Ain't Nobody's Business What They Do

Email Print
FacebookTwitterShare

Aargh. Just
when I thought that the year was going to end on something of a
high note: John McCain persuading George WMD Bush that torture ought
to be illegal, Russ Feingold leading a filibuster against renewal
of the awful PATRIOT Act, backlash against Bush’s spying on the
American people. But then the rug gets pulled out from under my
guarded optimism. The enemies of liberty strike again. It doesn’t
seem all that serious, but this is emblematic of all that is wrong
with the American Empire: a
federal judge has ruled that
“Intelligent Design” can not be
taught in a public school. Particularly galling is that, for the
anti-ID crowd, democracy actually worked. As the AP reports: “the
members [of the Dover PA Area school board] who backed intelligent
design were ousted in November's elections and replaced with a new
slate opposed to the policy.”

Who needs the
local, democratic process or the Tenth Amendment when we have un-elected,
life-tenured judges to write the laws for us? To hell with our “laboratories
of democracy,” up with imperial governance! (And yes, this was a
Republican judge, appointed three years ago. By WMD Bush. You know,
the man who believes in “judicial restraint” almost as much as he
believes in a “humble foreign policy.”)

The issue is
not the validity of the Intelligent Design theory. I’m not sure
I’m convinced about that. I’m even less convinced about the necessity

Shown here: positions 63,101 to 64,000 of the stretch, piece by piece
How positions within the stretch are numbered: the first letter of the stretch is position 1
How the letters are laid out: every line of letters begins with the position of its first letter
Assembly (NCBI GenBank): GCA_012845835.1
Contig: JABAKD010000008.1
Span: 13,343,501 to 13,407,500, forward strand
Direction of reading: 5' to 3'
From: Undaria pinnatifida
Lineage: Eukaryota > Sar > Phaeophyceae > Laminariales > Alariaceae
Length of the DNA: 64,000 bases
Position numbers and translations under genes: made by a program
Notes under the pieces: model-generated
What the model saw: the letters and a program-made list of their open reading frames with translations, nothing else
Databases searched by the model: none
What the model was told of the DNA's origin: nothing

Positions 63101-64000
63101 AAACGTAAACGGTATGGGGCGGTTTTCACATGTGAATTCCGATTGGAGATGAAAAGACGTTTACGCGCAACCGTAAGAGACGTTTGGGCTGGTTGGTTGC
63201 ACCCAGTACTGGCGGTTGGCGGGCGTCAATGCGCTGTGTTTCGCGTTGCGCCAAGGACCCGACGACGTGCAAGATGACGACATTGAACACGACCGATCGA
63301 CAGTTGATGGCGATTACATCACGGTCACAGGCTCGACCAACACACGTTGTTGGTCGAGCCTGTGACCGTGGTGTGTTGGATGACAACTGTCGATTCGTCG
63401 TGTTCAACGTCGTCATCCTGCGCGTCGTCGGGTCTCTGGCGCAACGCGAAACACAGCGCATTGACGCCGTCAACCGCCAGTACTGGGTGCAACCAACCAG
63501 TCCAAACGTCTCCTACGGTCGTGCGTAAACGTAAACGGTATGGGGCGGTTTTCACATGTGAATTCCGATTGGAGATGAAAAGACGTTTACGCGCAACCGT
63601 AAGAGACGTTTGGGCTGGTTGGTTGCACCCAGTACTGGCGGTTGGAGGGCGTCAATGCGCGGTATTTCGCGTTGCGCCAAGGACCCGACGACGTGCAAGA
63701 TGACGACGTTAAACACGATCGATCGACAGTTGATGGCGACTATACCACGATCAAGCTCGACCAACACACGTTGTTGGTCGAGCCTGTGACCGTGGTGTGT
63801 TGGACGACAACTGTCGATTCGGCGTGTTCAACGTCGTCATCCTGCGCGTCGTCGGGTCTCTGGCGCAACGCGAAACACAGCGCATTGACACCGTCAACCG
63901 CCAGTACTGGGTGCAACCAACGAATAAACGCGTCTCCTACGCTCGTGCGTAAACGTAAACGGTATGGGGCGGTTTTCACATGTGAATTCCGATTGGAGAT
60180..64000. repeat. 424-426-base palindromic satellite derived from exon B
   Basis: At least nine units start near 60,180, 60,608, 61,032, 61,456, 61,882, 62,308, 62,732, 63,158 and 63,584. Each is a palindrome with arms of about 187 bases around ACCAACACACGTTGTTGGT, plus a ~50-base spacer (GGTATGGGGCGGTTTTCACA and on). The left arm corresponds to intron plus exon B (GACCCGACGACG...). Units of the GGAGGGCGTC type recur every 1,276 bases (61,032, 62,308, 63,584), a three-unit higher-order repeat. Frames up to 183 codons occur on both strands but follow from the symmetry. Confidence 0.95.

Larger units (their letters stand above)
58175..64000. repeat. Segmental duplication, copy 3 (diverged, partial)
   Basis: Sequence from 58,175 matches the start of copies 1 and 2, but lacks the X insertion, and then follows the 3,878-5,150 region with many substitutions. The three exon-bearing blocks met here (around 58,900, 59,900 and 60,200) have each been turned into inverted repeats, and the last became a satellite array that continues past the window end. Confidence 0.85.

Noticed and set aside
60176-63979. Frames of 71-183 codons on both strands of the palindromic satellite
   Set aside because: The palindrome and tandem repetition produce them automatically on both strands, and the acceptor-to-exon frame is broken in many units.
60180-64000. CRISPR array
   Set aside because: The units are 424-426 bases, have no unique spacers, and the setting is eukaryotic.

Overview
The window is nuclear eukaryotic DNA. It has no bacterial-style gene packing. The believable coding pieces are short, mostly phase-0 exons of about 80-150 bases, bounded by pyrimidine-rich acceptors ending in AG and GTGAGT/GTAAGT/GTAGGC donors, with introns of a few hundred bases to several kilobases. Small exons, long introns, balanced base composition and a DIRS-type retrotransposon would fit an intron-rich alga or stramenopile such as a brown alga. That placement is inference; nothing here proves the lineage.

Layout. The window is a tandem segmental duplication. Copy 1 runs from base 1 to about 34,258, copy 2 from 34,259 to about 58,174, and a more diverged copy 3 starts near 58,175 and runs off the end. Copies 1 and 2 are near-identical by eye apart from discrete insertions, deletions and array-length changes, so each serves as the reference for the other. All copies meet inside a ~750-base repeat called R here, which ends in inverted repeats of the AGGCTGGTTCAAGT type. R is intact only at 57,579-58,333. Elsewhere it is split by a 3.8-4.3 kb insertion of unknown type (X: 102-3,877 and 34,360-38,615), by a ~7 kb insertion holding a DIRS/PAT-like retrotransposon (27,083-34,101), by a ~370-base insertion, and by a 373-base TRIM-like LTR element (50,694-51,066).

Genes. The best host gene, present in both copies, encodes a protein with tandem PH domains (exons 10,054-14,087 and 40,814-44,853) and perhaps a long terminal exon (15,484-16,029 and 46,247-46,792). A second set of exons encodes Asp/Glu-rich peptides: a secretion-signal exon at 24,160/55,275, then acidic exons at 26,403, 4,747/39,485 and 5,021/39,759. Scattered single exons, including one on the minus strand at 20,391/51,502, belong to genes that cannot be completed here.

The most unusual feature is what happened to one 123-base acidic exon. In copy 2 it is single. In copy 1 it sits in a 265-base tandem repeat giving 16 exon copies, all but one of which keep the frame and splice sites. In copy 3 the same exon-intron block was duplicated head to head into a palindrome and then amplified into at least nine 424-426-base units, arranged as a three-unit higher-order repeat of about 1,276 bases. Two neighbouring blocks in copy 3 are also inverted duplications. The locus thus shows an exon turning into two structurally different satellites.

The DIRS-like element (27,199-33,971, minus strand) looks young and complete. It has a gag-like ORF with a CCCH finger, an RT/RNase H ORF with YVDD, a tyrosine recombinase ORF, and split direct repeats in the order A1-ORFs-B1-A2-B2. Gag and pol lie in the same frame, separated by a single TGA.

of public schools themselves. Scratch that; I’m totally against
public schools. The issue, however, is jurisdiction. The issue is
always jurisdiction. Just about every fight in the “Culture
War” was started when a branch of the federal government, usually
the judiciary, usurped powers that had, since the time of the founding
and before, been under the jurisdiction of the states.

In
the early 1990′s Peter
McWilliams
wrote a book: Ain’t
Nobody’s Business If You Do
, arguing against consensual
or victimless “crimes.” Ain’t nobody’s business what you do, what
I do, or what he or she does, as long as no one is unwillingly harmed
by force or fraud. Yes, I might care a lot about other people’s
business dealings, habits, or lifestyles, but that doesn’t justify
me, or the government representing me, to use force to change them.
I have too many logs in my own eyes to remove the specks in others.
The initiation of force is itself an evil greater than anything
it is supposed to prevent.

If my political
philosophy was on a coin, “Ain’t nobody’s business if you do” would
be on one side. And on the other: Ain’t nobody’s business if they
do. It isn’t our country’s business what the regimes in other countries
are like or what they do, provided they are not attacking or invading
us. Similarly, it isn’t the business of my state what the abortion
laws, marriage laws, religious observances, or school curricula
are in other states. Yes, I’m libertarian. I support the separations
of the womb and state, marriage and state, church and state, and
school and state. I hope that one day, all the states in the Union,
and all the countries of the world, protected rather than constantly
violated individual liberty. I hope that some day soon the State
itself will wither away, and everyone will respect each other’s
privacy and freedom. But in the end, how other communities, states,
and countries govern themselves is none of my business.

Ain’t nobody’s
business what they do. This is the summary position of non-intervention
and states’ rights. For the same reason I do not want to throw drug
users in jail, I do not want to “liberate” other countries by force.
For the same reason it’s none of my business if somebody pays somebody
else for sex, it’s also none of my business if a state courthouse
displays the Ten Commandments. On one side of the coin I despise